Dr. Phyllis Schneck addresses Cybercamp participants.
Photo by Evan Jenkins/Gazette Packet
This summer at T.C. Williams High School students ditched the endless hours of free time at home for something different. From July 11-22, TC hosted a summer Cybercamp for rising 10th, 11th, and 12th graders. The camp was free of charge and hosted approximately 30 students participated.
Students at the Cybercamp enhanced their digital skills through programming robots, learning coding, and going on field trips to local digital business. In addition, students learn public speaking and resume building as well as listen to guest speakers.
One such speaker was Dr. Phyllis Schneck, the chief cybersecurity official for the Department of Homeland Security. Schneck spoke to the students about topics such as how to get a job in a digital industry and how to succeed in getting noticed as digital pioneer. “At what point do you trust computers to make decisions?” said Schneck, illustrating the ongoing need for digital experts in emerging fields.
In a robotics class, Cesar Alfaro, a student on the Cybercamp’s blue team, demonstrated his robot. The three-wheeled circuit board car had two infrared detectors on the front which made the vehicle turn any time the IR transmitters detected something blocking the robot’s path.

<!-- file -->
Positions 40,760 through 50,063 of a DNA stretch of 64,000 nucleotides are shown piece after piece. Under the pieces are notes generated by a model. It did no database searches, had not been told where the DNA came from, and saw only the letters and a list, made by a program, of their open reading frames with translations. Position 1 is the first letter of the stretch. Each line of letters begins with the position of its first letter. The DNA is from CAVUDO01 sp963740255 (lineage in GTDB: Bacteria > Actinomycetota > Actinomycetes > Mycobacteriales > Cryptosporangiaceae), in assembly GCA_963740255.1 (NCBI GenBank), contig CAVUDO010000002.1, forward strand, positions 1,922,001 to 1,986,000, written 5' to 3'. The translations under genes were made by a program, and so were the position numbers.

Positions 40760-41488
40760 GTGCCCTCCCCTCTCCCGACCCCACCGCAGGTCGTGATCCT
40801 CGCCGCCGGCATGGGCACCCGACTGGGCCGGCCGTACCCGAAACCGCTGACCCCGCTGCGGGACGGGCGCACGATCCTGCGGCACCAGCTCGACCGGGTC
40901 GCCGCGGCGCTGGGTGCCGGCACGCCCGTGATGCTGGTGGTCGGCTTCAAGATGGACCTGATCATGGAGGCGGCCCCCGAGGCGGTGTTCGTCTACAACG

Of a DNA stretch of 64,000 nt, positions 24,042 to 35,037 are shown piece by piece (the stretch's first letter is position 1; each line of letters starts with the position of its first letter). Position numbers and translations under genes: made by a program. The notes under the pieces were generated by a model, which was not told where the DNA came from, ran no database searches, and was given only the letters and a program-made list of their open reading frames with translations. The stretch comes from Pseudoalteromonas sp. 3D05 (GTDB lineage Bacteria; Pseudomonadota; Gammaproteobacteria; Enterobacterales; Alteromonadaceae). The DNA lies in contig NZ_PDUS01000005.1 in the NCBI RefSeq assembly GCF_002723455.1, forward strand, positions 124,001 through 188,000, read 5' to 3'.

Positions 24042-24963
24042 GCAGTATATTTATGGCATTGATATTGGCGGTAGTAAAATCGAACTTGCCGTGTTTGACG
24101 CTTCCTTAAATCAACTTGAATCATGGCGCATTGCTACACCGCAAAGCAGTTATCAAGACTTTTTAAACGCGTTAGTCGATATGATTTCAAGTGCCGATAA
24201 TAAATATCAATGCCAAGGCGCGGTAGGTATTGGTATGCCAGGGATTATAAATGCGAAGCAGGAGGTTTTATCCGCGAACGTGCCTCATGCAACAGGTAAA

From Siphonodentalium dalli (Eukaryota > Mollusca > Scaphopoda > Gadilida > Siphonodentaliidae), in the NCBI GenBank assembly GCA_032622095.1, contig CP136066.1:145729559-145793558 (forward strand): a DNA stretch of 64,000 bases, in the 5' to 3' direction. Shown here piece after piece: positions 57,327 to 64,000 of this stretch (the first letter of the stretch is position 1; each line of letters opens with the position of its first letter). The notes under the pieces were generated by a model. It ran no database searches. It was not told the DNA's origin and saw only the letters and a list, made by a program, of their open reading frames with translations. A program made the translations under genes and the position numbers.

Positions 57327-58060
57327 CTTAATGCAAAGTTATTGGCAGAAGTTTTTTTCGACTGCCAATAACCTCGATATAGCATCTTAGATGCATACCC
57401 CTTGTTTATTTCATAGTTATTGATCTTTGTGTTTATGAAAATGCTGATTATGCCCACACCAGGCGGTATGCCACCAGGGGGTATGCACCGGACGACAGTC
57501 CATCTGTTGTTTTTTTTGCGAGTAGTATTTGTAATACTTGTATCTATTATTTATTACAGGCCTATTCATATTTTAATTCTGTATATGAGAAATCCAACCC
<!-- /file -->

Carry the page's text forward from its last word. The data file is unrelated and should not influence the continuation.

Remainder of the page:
Daquan Henderson, a rising senior at TC, took a slightly different approach. His robot uses two antennae that stick out from the front of the machine. When the antennae come in contact with an object it causes the robot to switch direction. “My favorite part [about the camp] is getting to meet these different people,” said Henderson, “it gives us an opportunity to learn something outside of school and gives us an opportunity to have more options once we get out of high school.”
Henderson has had previous experience in this field. During his sophomore year, he and two classmates created an app to help with word association for students with learning disabilities.
Not all of the students had prior experience. Adam Elnahas, a rising sophomore, began at TC at the Minnie Howard STEM academy. Apart from that, this was his first experience formally learning about cyber technology. “I’m going stay in STEM until I’m a senior,” said Elnahas, “and then I think I’m going to take more computer-related classes, maybe computer sciences and stuff along the lines of that.”
“The kids had a lot of fun breaking the mold,” said Chris Outlaw, one of the Cybercamp’s instructors and technician, “and it was part of the camp the whole time for them to go beyond what was expected of them.”